HOME >> BIOLOGY >> NEWS
U of S researchers develop new vaccine candidate against hepatitis C

Researchers at the University of Saskatchewan's Vaccine and Infectious Disease Organization (VIDO) have developed a vaccine candidate for hepatitis C, leading to hope in the fight against a disease for which no vaccines are yet available.

VIDO is the first in Canada to show that this vaccination technique may be effective against HCV. The study was published in this month's Journal of General Virology.

The team, funded by the Canadian Institutes of Health Research (CIHR) and the Canadian Network for Vaccines and Immunotherapeutics (CANVAC), produced a vaccine candidate that decreased the amount of a carrier virus expressing hepatitis C virus (HCV) protein in mice by 100,000 times compared to the control.

"This technique uses the body's own cells, called dendritic cells, to vaccinate against hepatitis C," said Dr. Bhagirath Singh, Scientific Director of the CIHR Institute of Infection and Immunity.

Dendritic cells are key components of the immune system, activating and shaping the immune response. "The vaccine reduced the amount of hepatitis C protein in a highly significant manner," he said. "This offers a very promising approach to prevent liver disease caused by the virus and to ultimately eliminate it from the body."

About 20 per cent of people who contract HCV overcome the virus on their own. For those who develop chronic hepatitis, the immune system cannot clear the infection.

"In patients with chronic hepatitis C, there is evidence that the function of their dendritic cells is altered," said Sylvia van den Hurk, senior VIDO scientist and member of the research team that developed the vaccine candidate.

"We thought that if we could 'teach' the dendritic cells how to properly activate the immune response and deliver them back to the patient as a vaccine, the patients would clear or at least control the infection."

HCV is the leading cause for liver transplants in the wester
'"/>

Contact: University of Saskatchewan Communications
communications@usask.ca
Canadian Institutes of Health Research
10-Jan-2006


Page: 1 2

Related biology news :

1. Innovative tagging technique may help researchers better protect fish stocks
2. Penn researchers discover how key protein stops inflammation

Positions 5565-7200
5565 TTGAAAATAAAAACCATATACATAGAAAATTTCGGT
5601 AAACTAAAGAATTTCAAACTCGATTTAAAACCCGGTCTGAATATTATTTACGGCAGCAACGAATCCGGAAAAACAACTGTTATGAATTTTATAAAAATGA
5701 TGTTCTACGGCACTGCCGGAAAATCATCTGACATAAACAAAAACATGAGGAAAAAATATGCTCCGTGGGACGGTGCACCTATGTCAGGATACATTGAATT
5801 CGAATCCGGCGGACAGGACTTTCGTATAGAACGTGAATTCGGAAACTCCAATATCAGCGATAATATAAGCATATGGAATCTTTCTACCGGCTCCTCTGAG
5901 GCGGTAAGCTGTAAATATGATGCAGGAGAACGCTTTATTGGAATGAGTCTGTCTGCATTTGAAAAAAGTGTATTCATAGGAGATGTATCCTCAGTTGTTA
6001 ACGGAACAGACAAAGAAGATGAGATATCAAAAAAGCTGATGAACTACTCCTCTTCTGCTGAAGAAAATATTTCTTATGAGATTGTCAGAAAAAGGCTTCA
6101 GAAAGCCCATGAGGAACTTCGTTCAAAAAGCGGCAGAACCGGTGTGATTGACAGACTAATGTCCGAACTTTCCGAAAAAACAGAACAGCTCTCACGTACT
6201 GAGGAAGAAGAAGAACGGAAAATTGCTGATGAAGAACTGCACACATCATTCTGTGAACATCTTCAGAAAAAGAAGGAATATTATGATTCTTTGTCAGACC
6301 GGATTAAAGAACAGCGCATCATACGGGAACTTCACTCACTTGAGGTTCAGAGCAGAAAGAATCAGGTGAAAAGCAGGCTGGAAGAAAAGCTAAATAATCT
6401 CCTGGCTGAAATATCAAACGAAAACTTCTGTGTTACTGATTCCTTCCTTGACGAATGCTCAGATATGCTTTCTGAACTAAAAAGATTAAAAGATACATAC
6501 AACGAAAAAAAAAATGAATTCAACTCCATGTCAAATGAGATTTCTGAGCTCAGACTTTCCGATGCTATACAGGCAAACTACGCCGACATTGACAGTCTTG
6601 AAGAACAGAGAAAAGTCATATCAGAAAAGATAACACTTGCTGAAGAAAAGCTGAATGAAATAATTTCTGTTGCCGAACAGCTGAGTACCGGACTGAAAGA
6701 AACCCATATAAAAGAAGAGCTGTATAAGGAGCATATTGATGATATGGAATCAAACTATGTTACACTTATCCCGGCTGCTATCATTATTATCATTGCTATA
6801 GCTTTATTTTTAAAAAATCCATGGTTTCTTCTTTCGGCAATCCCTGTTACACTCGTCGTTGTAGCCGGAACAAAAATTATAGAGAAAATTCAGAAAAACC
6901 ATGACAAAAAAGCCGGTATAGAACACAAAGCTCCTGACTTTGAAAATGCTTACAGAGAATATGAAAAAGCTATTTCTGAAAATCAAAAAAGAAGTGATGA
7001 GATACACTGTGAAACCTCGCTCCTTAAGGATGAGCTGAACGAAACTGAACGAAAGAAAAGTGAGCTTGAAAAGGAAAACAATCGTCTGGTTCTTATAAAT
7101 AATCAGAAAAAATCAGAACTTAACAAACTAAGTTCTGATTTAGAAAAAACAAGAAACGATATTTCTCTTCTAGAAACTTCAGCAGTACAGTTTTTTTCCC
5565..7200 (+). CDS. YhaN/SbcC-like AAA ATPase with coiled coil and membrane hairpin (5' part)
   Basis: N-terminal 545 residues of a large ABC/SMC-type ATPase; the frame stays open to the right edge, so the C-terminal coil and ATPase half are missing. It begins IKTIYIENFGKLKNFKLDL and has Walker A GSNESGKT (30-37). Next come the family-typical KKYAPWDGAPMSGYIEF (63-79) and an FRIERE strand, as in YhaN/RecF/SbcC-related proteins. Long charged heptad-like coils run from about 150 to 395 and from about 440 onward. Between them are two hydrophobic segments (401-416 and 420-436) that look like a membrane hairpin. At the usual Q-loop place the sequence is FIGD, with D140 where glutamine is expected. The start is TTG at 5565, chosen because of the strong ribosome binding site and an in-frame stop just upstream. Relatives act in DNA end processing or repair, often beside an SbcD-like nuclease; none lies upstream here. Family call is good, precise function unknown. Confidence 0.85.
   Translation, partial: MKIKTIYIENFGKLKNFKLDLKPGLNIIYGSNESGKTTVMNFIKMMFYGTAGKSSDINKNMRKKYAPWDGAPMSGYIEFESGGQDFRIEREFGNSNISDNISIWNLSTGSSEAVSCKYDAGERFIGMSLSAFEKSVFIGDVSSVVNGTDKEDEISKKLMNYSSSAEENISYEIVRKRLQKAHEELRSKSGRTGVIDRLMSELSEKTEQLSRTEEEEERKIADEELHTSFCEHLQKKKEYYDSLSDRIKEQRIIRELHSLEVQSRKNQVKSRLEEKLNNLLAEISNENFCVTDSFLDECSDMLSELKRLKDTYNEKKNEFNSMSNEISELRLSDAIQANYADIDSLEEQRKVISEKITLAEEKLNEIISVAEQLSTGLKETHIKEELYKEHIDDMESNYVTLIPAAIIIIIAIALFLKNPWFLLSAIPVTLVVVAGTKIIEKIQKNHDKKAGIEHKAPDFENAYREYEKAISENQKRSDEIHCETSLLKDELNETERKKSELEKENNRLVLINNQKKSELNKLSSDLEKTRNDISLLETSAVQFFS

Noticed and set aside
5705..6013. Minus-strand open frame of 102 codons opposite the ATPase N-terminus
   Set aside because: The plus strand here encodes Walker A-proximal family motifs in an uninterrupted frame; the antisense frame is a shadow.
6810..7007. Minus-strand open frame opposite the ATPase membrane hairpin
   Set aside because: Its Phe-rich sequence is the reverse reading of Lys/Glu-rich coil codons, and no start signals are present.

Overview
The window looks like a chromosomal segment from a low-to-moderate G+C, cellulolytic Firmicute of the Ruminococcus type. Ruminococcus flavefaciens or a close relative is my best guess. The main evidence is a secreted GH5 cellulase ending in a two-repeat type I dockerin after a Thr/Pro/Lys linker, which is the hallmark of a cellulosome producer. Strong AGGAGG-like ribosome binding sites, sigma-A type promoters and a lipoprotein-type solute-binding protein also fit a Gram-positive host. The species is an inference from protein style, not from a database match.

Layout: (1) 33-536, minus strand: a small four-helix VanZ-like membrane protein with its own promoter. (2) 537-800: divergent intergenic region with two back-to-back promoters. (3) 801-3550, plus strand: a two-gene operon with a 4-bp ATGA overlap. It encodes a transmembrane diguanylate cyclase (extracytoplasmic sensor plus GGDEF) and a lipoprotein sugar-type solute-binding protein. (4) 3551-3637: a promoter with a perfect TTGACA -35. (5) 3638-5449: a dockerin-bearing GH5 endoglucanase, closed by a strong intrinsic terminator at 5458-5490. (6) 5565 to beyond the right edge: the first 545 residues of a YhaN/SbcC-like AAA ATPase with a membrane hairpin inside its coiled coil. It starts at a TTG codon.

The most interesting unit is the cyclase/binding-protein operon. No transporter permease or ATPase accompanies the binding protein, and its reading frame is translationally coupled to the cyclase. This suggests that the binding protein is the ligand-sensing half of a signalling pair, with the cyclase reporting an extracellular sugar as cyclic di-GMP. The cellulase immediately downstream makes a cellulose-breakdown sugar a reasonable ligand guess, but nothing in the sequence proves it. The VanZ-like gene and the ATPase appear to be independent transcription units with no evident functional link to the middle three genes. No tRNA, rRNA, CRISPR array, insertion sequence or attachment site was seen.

3. ASU researchers partner with UOP to make biofuel for military jets a reality
4. Einstein researchers prototype vaccine could provide improved protection against tuberculosis
5. Penn researchers discover pathway that eliminates genetic defects in red blood cells
6. U-M researchers find family of on switches that cause prostate cancer
7. 2007 EURYI: 20 young researchers to receive Nobel Prize-sized awards for breakthrough ideas
8. Pets could be source of multiresistant bacteria infections in humans, MU researchers investigate
9. MGH researchers confirm that bone marrow restores fertility in female mice
10. Smithsonians National Zoo researchers use electronic eggs to help save threatened species
11. U-M researchers identify gene involved in breast cancer

Post Your Comments:
*Name:
*Comment:
*Email:


(Date:7/31/2020)... ... July 30, 2020 , ... BioFactura, Inc. today ... by the Joint Science & Technology Office—Chemical and Biological Defense (JSTO-CBD) of the ... and scale-up a highly efficient mammalian cell culture-based bioprocess suitable to meet surge ...
(Date:7/18/2020)... ... ... Commercial launch readiness is a critical stage in a product life cycle. While ... global economic downturn will only increase price pressures overall for the industry. The era ... from every product launch is critical. However, history shows that only a third of ...
(Date:7/2/2020)... REDWOOD CITY, Calif. (PRWEB) , ... July 01, ... ... stage biotech company, presented its phase 1a findings of Neihulizumab, a biologic for ... annual conference in June 2020. Led by hemato-oncologist Dr. Paul J Martin of ...
Breaking Biology News(10 mins):
(Date:7/7/2020)... DIEGO (PRWEB) , ... July 06, 2020 , ... R3 ... new program featuring up to 200 million stem cells. Depending on the patient's condition, ... seniors in the US will die having some form of Alzheimers dementia, and the ...
(Date:7/1/2020)... ... June 30, 2020 , ... ... launch of a new clinical diagnostics immuno-oncology service, TissueInsight . TissueInsight ... , “Flagship’s TissueInsight is a service that aids pathologists, oncologists, and immunologists ...
(Date:6/28/2020)... ... June 26, 2020 , ... The Security Industry Association ... strong opposition to the recently introduced bicameral Facial Recognition and Biometric Technology ... federal use of nearly all biometric and related image analytics technologies, incorrectly labeling ...
(Date:6/23/2020)... ... June 22, 2020 , ... Dracen Pharmaceuticals Inc., ... presented June 22-24 during the American Association for Cancer Research Virtual meeting. One ... the potent, consistent single agent activity in KEAP1 mutant tumor models of NSCLC. ...
Breaking Biology Technology:
Cached News: